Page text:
Somewhere in my vast collection of how to write articles and books, I came across the notion that there are only a handful plots in fiction. I’ve read accounts claiming there are anywhere between seven and forty fictional plots. I’m not disputing this but it made me think. What makes me unique or is it even possible?
When coming up with a new story idea my first thought is related to the plot. I ask a “what if” question. What if the moon was a living creature and suddenly decided to attack Earth? What if you found a hidden message in a picture frame containing your mother’s photo? What if you discovered an evil plan to control the minds of children?
I’m a plot driven writer. My first thoughts are usually the situation. With a love of mystery/thrillers it makes sense that I consider plot first.
Next, come the characters. What will my heroine look like? What past struggles has she endured? What’s her life like now? What about the hero? What are his issues? How can these two survive? Why should they survive?
Melding an engaging plot with interesting, likeable characters is hard work but combining these two elements into a journey with a beginning, middle and end is what makes me unique.
Have you ever read a book in which the heroine had endured a violent past and now has control issues? Probably. This scenario is, of course, not unique to the fictional world but sadly a common issue among real people. Groups like Alcoholic Anonymous, Overeaters Anonymous and various support groups for victims of violent crimes, those who lost a spouse, or have a parent deployed in the military are examples of people coming together with similar circumstances. But it’s the personalities and specifically how individuals react to their situations that make them unique.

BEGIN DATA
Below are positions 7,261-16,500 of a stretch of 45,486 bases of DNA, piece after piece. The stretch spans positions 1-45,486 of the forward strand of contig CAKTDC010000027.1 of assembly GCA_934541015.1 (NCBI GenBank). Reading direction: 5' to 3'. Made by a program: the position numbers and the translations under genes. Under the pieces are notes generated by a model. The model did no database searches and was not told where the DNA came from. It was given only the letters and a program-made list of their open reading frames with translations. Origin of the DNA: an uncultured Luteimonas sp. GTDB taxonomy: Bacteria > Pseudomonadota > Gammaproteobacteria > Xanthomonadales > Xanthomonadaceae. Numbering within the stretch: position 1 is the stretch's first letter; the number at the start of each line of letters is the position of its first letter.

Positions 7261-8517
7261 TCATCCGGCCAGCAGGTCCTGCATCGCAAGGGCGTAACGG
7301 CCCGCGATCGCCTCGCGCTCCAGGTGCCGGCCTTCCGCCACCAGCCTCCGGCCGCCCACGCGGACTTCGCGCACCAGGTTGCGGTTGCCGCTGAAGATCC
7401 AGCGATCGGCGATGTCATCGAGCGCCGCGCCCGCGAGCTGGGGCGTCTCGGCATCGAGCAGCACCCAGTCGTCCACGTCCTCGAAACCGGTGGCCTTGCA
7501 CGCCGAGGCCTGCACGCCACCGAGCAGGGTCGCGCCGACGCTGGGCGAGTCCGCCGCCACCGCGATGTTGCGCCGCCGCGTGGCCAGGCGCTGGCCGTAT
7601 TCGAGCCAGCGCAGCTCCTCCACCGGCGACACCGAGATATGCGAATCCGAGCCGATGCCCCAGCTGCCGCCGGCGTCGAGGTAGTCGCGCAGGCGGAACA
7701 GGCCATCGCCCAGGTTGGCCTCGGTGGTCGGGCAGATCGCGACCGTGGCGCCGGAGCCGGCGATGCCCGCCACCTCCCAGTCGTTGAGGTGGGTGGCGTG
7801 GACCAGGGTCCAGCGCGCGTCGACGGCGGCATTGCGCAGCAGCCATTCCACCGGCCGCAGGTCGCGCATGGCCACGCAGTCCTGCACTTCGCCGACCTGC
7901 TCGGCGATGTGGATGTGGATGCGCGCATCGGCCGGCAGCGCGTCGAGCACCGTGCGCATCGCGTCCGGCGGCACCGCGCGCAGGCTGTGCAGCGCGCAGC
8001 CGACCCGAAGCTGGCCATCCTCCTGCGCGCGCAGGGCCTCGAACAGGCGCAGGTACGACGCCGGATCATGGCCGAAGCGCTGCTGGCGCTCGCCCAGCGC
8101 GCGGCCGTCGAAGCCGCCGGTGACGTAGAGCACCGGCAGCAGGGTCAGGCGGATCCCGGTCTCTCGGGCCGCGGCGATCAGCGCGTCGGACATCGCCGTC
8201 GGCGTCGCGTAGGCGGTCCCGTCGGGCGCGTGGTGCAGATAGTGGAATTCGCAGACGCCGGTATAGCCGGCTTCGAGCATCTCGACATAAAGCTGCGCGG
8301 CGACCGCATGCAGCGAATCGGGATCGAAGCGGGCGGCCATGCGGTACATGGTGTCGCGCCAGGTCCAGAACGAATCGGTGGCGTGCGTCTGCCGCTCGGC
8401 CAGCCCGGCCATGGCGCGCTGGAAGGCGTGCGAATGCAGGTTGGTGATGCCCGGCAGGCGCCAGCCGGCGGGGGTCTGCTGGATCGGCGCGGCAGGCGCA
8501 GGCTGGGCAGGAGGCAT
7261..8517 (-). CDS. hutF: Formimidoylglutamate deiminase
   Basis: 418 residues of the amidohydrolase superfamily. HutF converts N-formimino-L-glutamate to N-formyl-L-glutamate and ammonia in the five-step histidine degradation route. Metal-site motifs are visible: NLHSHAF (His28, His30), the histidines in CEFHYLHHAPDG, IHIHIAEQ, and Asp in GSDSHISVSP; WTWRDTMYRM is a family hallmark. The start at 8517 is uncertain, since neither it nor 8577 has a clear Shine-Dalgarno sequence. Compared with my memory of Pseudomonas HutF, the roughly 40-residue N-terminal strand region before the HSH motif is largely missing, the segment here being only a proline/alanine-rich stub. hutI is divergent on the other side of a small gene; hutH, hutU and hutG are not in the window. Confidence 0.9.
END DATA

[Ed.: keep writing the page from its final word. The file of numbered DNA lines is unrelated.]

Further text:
As a reader myself, I enjoy tightly woven plots with main characters I can care about. I enjoy reading how characters overcome obstacles to defeat the bad guy and improve themselves. I hope to bring those same attributes to light in my writing.
So what makes me unique? I write for partly selfish reasons. I write stories that I like to read. I start off with a premise I find intriguing and build from that. It’s an escape, a need to create a world and take my characters through ups and downs, bringing them to their better selves in the end. The stories I create are an excursion into my own unique imagination. As a writer, my sincerest hope is that someone will enjoy the journey.